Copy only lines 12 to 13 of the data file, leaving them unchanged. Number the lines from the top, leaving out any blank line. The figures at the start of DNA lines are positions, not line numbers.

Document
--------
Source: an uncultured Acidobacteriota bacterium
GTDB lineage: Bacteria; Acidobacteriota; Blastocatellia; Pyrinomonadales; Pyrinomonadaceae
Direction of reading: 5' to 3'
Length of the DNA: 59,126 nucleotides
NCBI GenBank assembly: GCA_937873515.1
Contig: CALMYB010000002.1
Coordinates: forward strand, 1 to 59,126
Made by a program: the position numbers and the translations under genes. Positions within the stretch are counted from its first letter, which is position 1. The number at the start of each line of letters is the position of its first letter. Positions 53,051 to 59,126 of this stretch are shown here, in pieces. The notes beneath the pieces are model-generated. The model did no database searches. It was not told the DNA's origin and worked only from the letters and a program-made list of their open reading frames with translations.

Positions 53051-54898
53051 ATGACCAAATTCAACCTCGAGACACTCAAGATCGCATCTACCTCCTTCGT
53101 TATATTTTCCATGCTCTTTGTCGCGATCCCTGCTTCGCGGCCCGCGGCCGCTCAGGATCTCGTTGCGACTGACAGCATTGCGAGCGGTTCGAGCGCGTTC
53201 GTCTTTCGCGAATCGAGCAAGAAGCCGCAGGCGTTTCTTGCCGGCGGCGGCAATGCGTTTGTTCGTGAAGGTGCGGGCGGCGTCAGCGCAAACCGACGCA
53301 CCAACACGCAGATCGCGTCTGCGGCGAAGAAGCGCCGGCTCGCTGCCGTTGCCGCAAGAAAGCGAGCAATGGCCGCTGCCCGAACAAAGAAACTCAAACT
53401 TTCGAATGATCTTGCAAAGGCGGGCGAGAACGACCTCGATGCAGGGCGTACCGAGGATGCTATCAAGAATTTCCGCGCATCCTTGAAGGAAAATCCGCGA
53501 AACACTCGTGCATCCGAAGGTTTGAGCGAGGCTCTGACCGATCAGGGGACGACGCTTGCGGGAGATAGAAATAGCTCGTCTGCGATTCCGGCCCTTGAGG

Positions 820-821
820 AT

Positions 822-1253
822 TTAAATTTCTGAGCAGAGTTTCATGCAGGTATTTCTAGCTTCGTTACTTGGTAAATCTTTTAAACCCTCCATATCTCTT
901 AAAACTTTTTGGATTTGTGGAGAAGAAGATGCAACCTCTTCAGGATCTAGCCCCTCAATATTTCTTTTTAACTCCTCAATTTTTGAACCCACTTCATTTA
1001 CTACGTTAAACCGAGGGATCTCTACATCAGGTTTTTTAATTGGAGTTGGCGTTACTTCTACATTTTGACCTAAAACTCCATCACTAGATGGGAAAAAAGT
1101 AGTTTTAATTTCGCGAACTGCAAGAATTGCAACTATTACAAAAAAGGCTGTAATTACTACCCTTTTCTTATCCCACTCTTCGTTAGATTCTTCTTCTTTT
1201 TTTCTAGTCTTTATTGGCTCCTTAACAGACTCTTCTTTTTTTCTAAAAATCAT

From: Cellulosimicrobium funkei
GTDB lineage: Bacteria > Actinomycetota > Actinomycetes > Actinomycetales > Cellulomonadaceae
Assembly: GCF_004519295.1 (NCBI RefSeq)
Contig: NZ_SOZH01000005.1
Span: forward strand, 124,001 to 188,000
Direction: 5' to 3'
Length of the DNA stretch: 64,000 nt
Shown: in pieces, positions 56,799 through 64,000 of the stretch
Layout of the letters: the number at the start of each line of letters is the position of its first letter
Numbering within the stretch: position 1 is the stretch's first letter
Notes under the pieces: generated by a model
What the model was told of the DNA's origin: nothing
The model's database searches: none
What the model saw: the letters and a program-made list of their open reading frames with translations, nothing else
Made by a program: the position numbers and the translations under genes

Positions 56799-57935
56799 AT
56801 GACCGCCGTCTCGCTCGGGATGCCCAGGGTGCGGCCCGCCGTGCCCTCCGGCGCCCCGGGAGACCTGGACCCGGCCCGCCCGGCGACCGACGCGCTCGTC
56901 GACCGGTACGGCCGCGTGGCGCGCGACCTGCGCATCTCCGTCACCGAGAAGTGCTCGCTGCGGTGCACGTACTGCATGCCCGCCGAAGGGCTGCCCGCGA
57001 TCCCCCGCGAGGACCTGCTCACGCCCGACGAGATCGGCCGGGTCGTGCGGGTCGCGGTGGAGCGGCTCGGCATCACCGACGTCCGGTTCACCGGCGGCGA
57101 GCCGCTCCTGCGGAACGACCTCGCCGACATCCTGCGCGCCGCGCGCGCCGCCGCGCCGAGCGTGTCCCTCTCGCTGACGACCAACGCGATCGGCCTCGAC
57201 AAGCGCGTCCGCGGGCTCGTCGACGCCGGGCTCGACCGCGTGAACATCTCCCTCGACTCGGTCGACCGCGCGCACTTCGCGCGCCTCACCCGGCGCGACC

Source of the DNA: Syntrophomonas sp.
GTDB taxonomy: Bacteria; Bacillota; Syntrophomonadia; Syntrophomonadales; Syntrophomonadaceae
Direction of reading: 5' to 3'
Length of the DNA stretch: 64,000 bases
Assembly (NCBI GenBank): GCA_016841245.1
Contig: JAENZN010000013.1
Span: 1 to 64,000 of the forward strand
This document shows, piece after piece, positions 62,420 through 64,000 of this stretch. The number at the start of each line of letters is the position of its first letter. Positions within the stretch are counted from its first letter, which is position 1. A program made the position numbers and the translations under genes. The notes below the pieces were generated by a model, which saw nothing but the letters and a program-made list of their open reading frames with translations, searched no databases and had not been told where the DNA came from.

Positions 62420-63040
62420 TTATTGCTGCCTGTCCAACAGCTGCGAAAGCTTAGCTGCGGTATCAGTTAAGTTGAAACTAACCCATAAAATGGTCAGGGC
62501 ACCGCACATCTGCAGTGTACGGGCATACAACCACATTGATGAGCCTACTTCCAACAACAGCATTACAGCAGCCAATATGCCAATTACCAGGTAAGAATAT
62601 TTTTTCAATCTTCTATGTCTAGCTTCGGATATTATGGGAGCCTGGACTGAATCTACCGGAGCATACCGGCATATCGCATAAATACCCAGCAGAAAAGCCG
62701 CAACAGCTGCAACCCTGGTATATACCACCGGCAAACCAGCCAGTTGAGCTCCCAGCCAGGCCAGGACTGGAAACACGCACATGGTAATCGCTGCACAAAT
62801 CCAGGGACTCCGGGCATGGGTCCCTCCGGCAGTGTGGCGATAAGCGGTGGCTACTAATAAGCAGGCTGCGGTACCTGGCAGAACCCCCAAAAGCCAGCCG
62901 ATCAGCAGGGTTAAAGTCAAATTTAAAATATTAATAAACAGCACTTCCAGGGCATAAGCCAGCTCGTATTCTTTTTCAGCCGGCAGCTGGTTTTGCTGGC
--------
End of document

53201 GTCTTTCGCGAATCGAGCAAGAAGCCGCAGGCGTTTCTTGCCGGCGGCGGCAATGCGTTTGTTCGTGAAGGTGCGGGCGGCGTCAGCGCAAACCGACGCA
53301 CCAACACGCAGATCGCGTCTGCGGCGAAGAAGCGCCGGCTCGCTGCCGTTGCCGCAAGAAAGCGAGCAATGGCCGCTGCCCGAACAAAGAAACTCAAACT